In 2002, the plaintiffs filed a “citizen petition” with the FDA, objecting to the agency’s approval of the abortion drug. It was not until nearly 14 years later, however, on March 29, 2016, that the FDA rejected the plaintiffs’ 2002 petition. The same day the FDA rejected the petition challenging the initial approval of the abortion drug, the FDA removed several of the restrictions on its distribution. 

Specifically, in 2016, the FDA increased the maximum gestational age from seven weeks to 10 weeks. The FDA also reduced the number of office visits from three to one, allowed non-doctors to prescribe and administer the drug, changed the dosage, and eliminated the requirement that adverse events be reported, unless they proved fatal.

Plaintiffs filed a second citizen petition with the FDA in 2019, challenging the FDA’s 2016 removal of the various safety restrictions. On Dec. 16, 2021, the FDA denied the 2019 petition. In the interim, in 2019, the FDA approved the distribution of a generic version of the abortion pill. On April 12, 2021, the FDA announced it would allow mifepristone to be dispensed through the mail, ostensibly due to Covid, but the FDA has since made mail distribution a permanent option.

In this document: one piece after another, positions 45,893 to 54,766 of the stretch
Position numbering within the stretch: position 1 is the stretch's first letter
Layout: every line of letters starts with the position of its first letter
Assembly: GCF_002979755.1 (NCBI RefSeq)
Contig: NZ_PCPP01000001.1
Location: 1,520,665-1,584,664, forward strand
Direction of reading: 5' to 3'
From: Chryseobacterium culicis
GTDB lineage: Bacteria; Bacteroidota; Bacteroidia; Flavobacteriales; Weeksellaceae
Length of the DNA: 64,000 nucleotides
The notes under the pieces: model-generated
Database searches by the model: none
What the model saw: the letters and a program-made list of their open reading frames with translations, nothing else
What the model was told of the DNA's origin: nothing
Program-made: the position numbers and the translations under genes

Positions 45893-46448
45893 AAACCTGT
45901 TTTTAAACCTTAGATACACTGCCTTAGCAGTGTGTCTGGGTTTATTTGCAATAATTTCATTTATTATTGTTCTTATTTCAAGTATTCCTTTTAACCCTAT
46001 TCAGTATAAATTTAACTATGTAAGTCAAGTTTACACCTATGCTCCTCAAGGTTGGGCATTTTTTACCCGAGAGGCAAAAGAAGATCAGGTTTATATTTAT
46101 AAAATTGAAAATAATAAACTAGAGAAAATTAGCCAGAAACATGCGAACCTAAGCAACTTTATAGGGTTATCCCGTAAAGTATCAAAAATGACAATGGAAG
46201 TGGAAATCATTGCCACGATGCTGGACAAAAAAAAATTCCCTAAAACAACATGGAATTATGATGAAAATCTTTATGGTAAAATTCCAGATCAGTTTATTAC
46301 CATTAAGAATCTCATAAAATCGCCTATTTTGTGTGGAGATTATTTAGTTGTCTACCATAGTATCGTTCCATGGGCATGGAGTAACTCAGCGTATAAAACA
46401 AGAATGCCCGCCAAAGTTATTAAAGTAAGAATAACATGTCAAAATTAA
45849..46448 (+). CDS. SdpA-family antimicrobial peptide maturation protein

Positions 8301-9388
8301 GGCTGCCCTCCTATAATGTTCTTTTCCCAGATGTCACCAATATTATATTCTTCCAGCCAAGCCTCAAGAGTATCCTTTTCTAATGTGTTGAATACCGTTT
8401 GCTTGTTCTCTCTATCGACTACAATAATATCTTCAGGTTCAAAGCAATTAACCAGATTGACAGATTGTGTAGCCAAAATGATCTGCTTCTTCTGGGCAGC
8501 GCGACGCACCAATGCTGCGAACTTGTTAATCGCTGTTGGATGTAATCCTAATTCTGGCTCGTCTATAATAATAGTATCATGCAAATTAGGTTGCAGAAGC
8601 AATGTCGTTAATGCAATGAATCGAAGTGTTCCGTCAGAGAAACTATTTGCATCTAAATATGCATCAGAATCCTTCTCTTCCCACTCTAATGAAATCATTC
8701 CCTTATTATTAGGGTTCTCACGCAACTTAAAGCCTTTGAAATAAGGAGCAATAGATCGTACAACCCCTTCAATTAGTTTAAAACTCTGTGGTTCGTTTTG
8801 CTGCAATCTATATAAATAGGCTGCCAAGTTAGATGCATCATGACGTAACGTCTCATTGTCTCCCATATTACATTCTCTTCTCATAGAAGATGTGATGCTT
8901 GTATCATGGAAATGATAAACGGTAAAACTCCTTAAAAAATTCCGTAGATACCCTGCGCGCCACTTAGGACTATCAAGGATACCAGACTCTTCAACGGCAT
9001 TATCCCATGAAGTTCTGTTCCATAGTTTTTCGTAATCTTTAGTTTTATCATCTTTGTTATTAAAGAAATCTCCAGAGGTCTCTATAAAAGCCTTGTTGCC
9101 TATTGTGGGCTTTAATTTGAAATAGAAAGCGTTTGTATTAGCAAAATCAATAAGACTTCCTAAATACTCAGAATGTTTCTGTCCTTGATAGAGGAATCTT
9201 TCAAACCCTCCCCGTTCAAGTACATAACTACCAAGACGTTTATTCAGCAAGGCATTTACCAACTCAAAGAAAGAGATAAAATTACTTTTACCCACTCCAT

In November of 2022, the plaintiffs, who consist of doctors and national medical associations that provide health care for pregnant and post-abortive women and girls, sued the FDA, challenging the initial 2000 approval of the abortion drug, the removal of the safety precautions in 2016, the approval of the generic chemical-abortion drugs in 2019, and the 2021 decision to permit the distribution of the drug via the mail. Soon after, the plaintiffs filed a motion for a preliminary injunction, seeking a court order directing the defendants to withdraw or suspend the various FDA decisions.